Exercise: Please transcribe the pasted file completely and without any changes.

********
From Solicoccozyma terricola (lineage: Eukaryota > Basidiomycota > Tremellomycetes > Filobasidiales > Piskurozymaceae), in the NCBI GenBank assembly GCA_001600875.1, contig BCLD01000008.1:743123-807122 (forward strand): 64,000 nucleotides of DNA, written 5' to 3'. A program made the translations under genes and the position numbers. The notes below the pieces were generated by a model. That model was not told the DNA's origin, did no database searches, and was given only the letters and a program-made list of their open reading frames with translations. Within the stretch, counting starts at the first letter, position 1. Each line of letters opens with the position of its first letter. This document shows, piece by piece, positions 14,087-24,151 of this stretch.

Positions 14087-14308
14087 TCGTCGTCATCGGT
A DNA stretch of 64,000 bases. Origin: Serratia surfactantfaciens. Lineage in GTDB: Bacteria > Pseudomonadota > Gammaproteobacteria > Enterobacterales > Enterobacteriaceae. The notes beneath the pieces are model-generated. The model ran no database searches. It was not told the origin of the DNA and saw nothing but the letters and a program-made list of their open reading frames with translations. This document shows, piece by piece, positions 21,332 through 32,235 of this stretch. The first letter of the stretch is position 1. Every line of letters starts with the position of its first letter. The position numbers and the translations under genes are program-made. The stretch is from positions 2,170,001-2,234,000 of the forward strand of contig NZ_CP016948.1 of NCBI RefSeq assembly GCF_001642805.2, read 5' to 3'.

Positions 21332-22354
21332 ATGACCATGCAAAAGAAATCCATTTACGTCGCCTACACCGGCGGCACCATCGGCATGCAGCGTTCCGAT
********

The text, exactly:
From Solicoccozyma terricola (lineage: Eukaryota > Basidiomycota > Tremellomycetes > Filobasidiales > Piskurozymaceae), in the NCBI GenBank assembly GCA_001600875.1, contig BCLD01000008.1:743123-807122 (forward strand): 64,000 nucleotides of DNA, written 5' to 3'. A program made the translations under genes and the position numbers. The notes below the pieces were generated by a model. That model was not told the DNA's origin, did no database searches, and was given only the letters and a program-made list of their open reading frames with translations. Within the stretch, counting starts at the first letter, position 1. Each line of letters opens with the position of its first letter. This document shows, piece by piece, positions 14,087-24,151 of this stretch.

Positions 14087-14308
14087 TCGTCGTCATCGGT
A DNA stretch of 64,000 bases. Origin: Serratia surfactantfaciens. Lineage in GTDB: Bacteria > Pseudomonadota > Gammaproteobacteria > Enterobacterales > Enterobacteriaceae. The notes beneath the pieces are model-generated. The model ran no database searches. It was not told the origin of the DNA and saw nothing but the letters and a program-made list of their open reading frames with translations. This document shows, piece by piece, positions 21,332 through 32,235 of this stretch. The first letter of the stretch is position 1. Every line of letters starts with the position of its first letter. The position numbers and the translations under genes are program-made. The stretch is from positions 2,170,001-2,234,000 of the forward strand of contig NZ_CP016948.1 of NCBI RefSeq assembly GCF_001642805.2, read 5' to 3'.

Positions 21332-22354
21332 ATGACCATGCAAAAGAAATCCATTTACGTCGCCTACACCGGCGGCACCATCGGCATGCAGCGTTCCGAT